How to Avoid Retraumatization in Therapy: The Benefits of Inpatient Treatment
People who have experienced intense trauma in the past can get caught in a loop of reliving the terrible distress. Even in therapy, retraumatization is possible and can impede the recovery process. A client can lose trust in their therapist and the treatment journey unless retraumatization can be redirected by an experienced clinician and an empowering treatment environment.
Andy was seeing a therapist every week for seven months to process his feelings and painful memories of being physically and emotionally abused as a child years ago. This wasn’t the first therapist he’d seen, but she was the first person he felt could really understand him and what he was going through. Still, it always seemed as if he’d sit down for a weekly session and spend the first 50 minutes getting settled and reconnecting with the trust he felt in their dynamic. Only the last 10 minutes or so would be extremely productive before they had to wrap up and set the discussion aside until the next week.
This imbalance of slow, gradual reconnection and brief, intense productivity is familiar for a lot of people starting out in outpatient therapy scenarios. But it is especially common for people with trauma disorders who have trouble trusting others in general—let alone trusting others enough to reveal and share their very personal experiences of trauma. Still, this is a positive case scenario when a productive relationship can be established over time between a client and a clinician. In some cases, clinicians are not as aware of or experienced with trauma disorders to handle them with complete understanding, awareness, and careful action. The healthiest treatment setting is one that avoids harmful retraumatization in therapy and instead works to restructure the experience of triggers and trauma for long-term recovery outcomes.
What Are the Dangers of Retraumatization in Therapy?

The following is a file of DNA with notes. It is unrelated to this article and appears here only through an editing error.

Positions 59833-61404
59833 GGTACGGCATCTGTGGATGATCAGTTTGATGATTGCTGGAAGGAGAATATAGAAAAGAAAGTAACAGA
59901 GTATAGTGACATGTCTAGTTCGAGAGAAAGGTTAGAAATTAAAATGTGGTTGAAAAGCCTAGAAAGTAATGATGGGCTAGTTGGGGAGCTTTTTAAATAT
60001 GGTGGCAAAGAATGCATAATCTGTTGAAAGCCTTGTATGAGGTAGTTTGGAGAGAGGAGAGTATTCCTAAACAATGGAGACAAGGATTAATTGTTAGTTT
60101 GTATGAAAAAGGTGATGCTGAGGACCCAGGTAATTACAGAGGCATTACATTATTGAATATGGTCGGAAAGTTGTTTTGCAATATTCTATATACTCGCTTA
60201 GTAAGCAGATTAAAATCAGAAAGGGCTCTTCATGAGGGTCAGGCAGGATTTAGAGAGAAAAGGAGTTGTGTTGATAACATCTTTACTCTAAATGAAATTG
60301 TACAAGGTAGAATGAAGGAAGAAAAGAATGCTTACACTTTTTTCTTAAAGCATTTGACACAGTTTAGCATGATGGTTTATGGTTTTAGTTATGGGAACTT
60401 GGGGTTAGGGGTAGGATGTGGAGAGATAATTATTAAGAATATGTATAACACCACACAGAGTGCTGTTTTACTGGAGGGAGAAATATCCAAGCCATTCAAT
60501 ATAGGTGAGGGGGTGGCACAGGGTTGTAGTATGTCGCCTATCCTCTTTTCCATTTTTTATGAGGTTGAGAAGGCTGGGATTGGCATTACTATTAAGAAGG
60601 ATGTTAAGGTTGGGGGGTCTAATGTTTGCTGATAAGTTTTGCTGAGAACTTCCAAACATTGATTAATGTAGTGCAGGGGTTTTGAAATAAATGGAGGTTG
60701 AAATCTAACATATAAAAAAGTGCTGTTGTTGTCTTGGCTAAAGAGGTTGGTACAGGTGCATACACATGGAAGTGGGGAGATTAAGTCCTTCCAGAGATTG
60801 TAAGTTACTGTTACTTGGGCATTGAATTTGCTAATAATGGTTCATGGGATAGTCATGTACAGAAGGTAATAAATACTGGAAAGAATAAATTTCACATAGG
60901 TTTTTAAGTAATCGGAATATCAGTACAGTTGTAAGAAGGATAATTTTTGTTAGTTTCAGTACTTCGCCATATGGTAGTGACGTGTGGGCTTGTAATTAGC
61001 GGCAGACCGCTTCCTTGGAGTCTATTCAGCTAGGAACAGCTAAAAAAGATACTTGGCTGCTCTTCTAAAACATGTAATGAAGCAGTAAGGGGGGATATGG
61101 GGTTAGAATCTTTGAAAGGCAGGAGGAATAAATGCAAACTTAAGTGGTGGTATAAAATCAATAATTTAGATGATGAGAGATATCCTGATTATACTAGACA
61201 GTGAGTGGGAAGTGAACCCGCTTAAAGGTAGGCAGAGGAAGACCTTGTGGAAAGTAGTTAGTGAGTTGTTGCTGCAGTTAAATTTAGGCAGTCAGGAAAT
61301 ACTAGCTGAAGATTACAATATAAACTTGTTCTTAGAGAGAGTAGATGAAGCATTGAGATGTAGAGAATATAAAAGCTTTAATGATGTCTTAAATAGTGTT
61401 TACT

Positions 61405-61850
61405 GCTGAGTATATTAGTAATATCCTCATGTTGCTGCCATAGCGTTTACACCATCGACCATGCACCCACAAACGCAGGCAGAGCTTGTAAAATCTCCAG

Retraumatization is a natural process when someone suffers from a trauma disorder. Triggers may be conspicuous and expected, such as a news story about a similar experience, a movie or TV show, or a person or place associated with the original trauma. Or triggers may be inconspicuous and unexpected, such as certain scents, sounds, textures, or other stimuli that remind someone of the original traumatic event. When a trauma disorder is untreated and retraumatization is left to follow its own course, the symptoms of post-traumatic stress can be incredibly distressing.
If you have a friend or family member who suffers from a trauma disorder, it’s important to understand just how serious retraumatization can be. When someone is triggered to recall the original traumatic event, this reexperiencing can be as terrifying as it was in the first place. Retraumatization can lead to:
- Intensification of flashbacks and nightmares
- Heightened stress on the nervous system
- Substance use disorders
- Major depression
- Other anxiety disorders
- Eating disorders
Treatment is necessary for someone to navigate the recovery journey from trauma. But treatment can also be a trigger in and of itself for retraumatization because clients may be asked to explore their feelings and memories as they work to heal them. This is where an important difference comes into play between a clinician who is experienced with trauma versus one who is inexperienced, a treatment setting that is immersive and supportive versus one that is brief and impersonal, and a course of treatment that is consistent and extended versus one that is short and infrequent.
Not only is retraumatization in therapy terribly distressing for a client, but it can also set them back on their treatment journey and inspire fear and doubt about trusting the recovery process at large. This can be a major setback for people who really need to discover the light on the journey ahead, a reliable support system, and their own self-compassion.